Journal of Dermatology for Physician Assistants

The official journal of the Society of Dermatology Physician Assistants

Cutaneous Sarcoidosis: A Review and Approach to Treatment

By Parth S. Patel, DMSc, MPAS, PA-C

Sarcoidosis is a multisystem, granulomatous, inflammatory condition. There are numerous clinical manifestations of cutaneous sarcoidosis, the most common being papular sarcoidosis, which presents as red-brown or violaceous papules on the face, trunk, or extremities. Cutaneous lesions of sarcoidosis can present similarly to other conditions such as psoriasis, lichen planus, nummular eczema, granuloma annulare, and cutaneous T-cell lymphoma. It is important that an accurate diagnosis is made when patients present with cutaneous lesions as sarcoidosis can affect multiple organ systems. A patient diagnosed with sarcoidosis will typically require comprehensive care with dermatology, rheumatology, pulmonology, and other specialties as needed. Clinicians often face difficulty determining the best and most effective treatment for cutaneous sarcoidosis while keeping side effects in mind. In this article, the author presents a clinical vignette of a patient with cutaneous sarcoidosis then reviews the disease process, diagnostic work up, and treatment/management.

Sarcoidosis is a multisystem, granulomatous inflammatory disease that can affect the skin, lungs, brain, eyes, kidneys, heart, and lymph nodes.1,2 It affects all ages, sexes, and ethnicities; however, it is slightly more common in women. It is estimated that about 25 to 30 percent of patients diagnosed with sarcoidosis will exhibit cutaneous lesions.1,2 The main factor is the dysregulation of the Th1 immune response, which allows for the formation of the granulomas due to over-activation of the inflammatory pathways.1 Factors that can trigger this pathway are viral/bacterial infections, foreign body reactions, oral medications, and other external stimuli.1 Clinical presentation can help determine a list of working differential diagnoses such as psoriasis, lichen planus, nummular eczema, granuloma annulare, and cutaneous T-cell lymphoma (CTCL).1-6 Table 1 reviews the differential diagnoses for cutaneous sarcoidosis.

There are numerous cutaneous presentation morphologies for sarcoidosis, with the most common being papular lesions, which are brown to red or violaceous papules on the trunk and extremities.1,3 Nodular lesions can sometimes accompany papular lesions, which consist of 1-2cm tender, granulomatous subcutaneous nodules.1,3 Plaque sarcoidosis consists of flesh-colored to erythematous oval-shaped, indurated plaques to extremities/trunk.1,3 Plaque sarcoidosis can be misdiagnosed as psoriasis, lichen planus, granuloma annulare, CTCL, and annular syphilis.1 Also, there are numerous less common morphologies such as morpheaform, verrucous, and erythrodermic.1,3 In addition to the classic presentation, clinicians should consider sarcoidosis in special locations such as scars, tattoos, alopecia sites, genitalia, and nails. Sarcoidosis has been noted in areas of hypertrophic scars from previous procedures or medical conditions.1-3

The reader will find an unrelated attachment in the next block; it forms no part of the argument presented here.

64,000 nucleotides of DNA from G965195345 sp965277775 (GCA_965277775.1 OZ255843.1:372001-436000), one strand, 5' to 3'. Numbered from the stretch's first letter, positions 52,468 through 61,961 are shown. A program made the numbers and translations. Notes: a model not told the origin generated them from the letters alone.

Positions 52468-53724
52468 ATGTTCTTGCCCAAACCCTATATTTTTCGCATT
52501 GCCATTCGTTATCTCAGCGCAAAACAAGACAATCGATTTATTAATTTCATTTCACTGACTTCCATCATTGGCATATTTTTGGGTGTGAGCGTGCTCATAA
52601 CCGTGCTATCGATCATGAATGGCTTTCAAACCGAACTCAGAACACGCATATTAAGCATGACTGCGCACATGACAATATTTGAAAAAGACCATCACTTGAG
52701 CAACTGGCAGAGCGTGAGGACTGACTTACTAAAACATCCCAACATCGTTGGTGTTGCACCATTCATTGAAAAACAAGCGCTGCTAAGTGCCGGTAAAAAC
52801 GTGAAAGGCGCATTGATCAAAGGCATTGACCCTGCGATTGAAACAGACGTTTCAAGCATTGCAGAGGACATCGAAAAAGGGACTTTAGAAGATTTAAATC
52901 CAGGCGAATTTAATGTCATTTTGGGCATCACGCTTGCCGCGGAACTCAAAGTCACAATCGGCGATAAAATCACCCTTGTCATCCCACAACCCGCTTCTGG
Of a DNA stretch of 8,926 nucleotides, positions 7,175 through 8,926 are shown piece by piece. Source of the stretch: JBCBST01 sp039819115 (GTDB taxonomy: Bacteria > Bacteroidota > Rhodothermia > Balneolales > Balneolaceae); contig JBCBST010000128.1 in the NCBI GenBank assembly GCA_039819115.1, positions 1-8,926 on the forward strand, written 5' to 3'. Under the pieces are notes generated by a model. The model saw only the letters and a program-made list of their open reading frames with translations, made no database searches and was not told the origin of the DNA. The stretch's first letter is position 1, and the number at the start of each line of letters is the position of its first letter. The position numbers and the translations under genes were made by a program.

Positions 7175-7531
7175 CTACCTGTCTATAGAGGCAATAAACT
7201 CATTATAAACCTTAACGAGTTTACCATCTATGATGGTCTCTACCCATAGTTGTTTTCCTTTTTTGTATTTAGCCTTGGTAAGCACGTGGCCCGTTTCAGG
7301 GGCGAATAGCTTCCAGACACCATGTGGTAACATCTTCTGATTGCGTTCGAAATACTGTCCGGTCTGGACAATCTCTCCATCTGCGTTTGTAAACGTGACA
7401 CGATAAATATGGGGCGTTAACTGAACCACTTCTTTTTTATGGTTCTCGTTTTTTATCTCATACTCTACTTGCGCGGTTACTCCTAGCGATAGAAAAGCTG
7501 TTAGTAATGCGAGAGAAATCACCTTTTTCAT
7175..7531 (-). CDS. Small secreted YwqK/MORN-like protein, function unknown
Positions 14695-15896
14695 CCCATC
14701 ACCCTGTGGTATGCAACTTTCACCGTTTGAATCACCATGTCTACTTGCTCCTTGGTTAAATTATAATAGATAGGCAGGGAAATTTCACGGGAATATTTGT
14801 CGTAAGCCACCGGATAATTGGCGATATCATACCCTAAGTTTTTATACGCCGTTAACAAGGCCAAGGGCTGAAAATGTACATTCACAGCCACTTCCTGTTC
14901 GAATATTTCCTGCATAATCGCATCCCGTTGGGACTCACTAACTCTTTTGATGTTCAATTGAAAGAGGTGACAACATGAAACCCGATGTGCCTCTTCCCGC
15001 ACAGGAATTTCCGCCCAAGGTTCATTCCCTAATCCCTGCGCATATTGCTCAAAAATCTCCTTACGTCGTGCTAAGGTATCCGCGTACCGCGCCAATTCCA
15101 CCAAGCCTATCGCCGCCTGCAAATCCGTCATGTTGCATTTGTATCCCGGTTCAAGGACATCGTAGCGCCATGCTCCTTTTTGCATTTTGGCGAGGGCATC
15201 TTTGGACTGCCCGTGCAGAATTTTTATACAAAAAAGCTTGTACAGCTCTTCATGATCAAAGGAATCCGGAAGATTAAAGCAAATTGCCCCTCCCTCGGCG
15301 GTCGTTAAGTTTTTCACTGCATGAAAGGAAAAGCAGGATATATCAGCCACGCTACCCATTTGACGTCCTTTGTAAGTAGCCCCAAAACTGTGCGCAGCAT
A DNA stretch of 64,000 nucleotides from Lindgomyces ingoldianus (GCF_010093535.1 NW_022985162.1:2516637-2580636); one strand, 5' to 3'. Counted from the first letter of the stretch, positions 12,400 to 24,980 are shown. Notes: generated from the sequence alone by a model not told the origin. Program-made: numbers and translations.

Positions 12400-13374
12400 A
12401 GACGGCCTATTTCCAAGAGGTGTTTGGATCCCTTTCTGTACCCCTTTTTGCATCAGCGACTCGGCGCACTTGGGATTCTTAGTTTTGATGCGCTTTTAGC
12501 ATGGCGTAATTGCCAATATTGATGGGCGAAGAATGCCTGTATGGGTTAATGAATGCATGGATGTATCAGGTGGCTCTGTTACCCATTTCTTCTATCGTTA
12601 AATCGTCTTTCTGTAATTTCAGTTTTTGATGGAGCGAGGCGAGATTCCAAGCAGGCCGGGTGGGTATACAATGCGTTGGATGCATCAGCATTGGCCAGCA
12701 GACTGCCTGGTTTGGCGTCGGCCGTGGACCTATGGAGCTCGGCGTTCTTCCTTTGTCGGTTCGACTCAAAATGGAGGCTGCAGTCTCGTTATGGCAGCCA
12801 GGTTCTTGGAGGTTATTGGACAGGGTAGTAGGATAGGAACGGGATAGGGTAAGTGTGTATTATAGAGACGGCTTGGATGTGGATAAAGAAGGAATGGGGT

Case Presentation
A 53-year-old black woman with a past medical history of type 2 diabetes mellitus (T2DM) presented to the dermatology clinic complaining of oval, erythematous plaques with slight scaling to bilateral shoulders and erythematous, violaceous subcutaneous tender nodules to the scalp for two months. She denied any discharge or bleeding from nodules on the scalp; but reported pain measuring 5 out of 10 on the pain scale. She denied alleviating or aggravating factors. The patient reported being treated for “eczema” with a topical corticosteroid cream from an urgent care center with no relief. All other pertinent reviews of systems were negative.

The patient reported that her T2DM was well-controlled with metformin, and she denied use of any other oral medications. The patient’s past surgical history included cholecystectomy. She did report allergies to penicillin, latex, and blue dye.

The patient presented to the dermatology clinic after receiving a referral from her primary care provider. At the dermatology clinic, a thorough history and physical was performed and two skin biopsies were taken from the scalp and shoulder. Biopsy results indicated sarcoidal reaction—foreign body type. In cases like this one where the sarcoidosis is a clinical possibility and underlying systemic sarcoidosis cannot be excluded, the provider should consider correlation with radiographic studies of the chest. After reviewing the pathology report, a chest x-ray was ordered for the patient. Chest x-ray indicated bilateral hilar and mediastinal adenopathy, nonspecific small pleural based nodule or minimal focal pleural thickening in the right lower lung zone. Further blood work was ordered, and the patient was advised to follow up with pulmonology and rheumatology in conjunction with receiving care from dermatology for cutaneous lesions. The clinical course of the patient is outlined